The manufacturer has preconfigured port 2 to connect the firewall to an uplink that uses DHCP to assign an address. The setting can, of course, be changed by the user. However, doing so is not easy: The bridge configuration prevents correct routing because of a route to the 0.0.0.0 network. To get rid of this route, the user has to go to Network | IP configuration and change the management network mask to 255.255.255.0, for example.
At the same time, however, you must change the settings of the workstation connected on port 1 and assign an address from the 192.168.200.0 network. In our lab, we talked to Barracuda support to discover this solution; the support people were competent and helpful. In principle, the firewall also supports reverse tunneling, which you can use to log in to the device; however, this approach works only if you have an Internet connection.
One feature that proved particularly annoying during the setup and troubleshooting was that the user is not allowed to make many adjustments to the firewall if it is not enabled through a connection to the Barracuda site. Troubleshooting the connection to the Internet is a pain if you need precisely this connection. From a customer perspective, it is difficult to see why a device that you have paid for in full is restricted in terms of its capabilities. It's really annoying when the firewall prompts you to click on a link to effect a change, only to refuse to do so with a message of "This operation is not permitted until this Barracuda firewall is activated."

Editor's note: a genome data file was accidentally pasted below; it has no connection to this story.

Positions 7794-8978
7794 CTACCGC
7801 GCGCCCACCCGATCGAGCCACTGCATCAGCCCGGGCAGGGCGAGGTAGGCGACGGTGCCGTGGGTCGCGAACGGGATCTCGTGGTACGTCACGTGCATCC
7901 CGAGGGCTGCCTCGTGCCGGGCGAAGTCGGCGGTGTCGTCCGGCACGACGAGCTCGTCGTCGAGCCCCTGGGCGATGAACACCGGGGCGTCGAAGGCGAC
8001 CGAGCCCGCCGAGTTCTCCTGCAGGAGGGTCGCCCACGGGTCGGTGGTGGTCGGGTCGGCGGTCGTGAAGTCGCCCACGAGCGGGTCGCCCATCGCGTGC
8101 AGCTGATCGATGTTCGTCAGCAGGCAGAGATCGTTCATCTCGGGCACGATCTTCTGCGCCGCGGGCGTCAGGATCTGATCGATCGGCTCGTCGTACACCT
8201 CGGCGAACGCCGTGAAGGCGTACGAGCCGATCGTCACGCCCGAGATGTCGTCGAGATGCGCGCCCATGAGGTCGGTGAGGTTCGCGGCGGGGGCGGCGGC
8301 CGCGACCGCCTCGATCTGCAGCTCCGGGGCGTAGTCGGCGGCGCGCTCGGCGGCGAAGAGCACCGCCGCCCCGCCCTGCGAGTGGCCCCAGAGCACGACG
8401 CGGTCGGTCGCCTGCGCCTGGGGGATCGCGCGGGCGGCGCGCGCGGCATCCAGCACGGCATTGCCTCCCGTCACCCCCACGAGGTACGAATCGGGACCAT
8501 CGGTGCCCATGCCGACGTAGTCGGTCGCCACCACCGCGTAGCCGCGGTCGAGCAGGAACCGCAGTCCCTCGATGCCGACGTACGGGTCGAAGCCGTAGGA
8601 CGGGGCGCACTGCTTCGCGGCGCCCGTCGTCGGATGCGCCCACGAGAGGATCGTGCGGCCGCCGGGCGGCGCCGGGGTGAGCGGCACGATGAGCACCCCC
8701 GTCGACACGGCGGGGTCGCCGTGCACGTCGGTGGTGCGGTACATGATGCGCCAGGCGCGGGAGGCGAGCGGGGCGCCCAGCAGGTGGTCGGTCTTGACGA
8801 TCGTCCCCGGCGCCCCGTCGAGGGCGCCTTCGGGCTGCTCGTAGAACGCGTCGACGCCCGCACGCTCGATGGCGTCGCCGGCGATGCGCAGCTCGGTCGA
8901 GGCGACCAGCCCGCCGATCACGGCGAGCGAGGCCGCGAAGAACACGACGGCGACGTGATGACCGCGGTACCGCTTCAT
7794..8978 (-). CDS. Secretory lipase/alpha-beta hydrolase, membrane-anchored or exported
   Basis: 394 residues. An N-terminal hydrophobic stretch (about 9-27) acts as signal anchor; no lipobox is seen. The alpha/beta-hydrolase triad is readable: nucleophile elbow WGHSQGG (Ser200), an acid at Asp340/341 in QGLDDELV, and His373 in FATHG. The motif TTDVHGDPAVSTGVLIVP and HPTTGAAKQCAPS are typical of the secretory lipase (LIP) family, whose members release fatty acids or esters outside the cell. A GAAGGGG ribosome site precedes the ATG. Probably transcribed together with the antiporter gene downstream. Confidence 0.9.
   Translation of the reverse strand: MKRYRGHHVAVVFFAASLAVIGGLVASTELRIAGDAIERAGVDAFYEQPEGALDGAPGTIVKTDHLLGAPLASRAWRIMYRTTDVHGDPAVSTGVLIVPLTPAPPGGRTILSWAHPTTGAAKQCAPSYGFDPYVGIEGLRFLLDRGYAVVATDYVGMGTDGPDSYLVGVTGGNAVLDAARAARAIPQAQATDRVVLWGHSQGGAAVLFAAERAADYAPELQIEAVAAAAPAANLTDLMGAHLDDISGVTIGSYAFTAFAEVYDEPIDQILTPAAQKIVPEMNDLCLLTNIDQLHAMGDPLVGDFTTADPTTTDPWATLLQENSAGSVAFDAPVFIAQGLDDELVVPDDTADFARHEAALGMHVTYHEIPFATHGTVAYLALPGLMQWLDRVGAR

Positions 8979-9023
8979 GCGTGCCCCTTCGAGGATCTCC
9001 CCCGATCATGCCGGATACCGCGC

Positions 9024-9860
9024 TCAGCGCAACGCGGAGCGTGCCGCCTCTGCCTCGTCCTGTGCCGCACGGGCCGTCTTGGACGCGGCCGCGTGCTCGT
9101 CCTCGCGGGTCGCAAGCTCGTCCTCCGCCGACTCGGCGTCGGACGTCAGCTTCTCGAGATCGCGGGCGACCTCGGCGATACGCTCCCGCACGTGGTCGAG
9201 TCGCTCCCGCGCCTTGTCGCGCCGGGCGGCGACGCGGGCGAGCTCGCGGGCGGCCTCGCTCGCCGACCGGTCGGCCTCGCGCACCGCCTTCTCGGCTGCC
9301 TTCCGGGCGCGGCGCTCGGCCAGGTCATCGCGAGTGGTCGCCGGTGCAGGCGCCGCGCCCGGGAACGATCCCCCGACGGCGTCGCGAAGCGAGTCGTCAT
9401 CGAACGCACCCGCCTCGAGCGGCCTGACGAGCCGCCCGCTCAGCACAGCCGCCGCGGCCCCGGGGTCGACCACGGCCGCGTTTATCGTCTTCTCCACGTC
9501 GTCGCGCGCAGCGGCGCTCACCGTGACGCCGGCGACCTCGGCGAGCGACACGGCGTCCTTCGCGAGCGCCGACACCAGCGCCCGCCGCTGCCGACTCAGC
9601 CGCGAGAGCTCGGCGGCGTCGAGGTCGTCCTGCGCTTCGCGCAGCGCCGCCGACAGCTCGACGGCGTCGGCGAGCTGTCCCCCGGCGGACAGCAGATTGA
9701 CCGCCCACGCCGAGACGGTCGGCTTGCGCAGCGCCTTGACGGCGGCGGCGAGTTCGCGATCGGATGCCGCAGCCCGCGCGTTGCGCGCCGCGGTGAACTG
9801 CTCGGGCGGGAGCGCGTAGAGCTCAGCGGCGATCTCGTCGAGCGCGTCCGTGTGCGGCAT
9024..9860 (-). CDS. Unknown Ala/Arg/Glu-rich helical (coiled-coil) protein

Firewall and Router
After successfully overcoming these hurdles, you can look forward to a firewall that comes with many features. These features include standard filters at IP and port level, as well as application-specific filters that inspect the packet contents. For example, admins can block access to Facebook, Skype, or P2P networks if the corporate policy so dictates.
Additionally, the firewall provides many functions that are typically handled by routers, such as connecting to the Internet via a backup line (e.g., via the 3G modem or DSL with PPPoE). This functionality is convenient, for example, for linking with branch offices; you only need an additional firewall that can also encrypt the connection via a IPsec VPN. Quality-of-service, as implemented by the firewall, ensures that important services have priority on fallback connections with less bandwidth. The X201 model we tested can also be used as a wireless access point; besides WPA-PSK, it can use WPA-RADIUS for authentication. The firewall can even provide a captive portal that first presents users with a website. The firewall also supports address translation via DNAT and SNAT.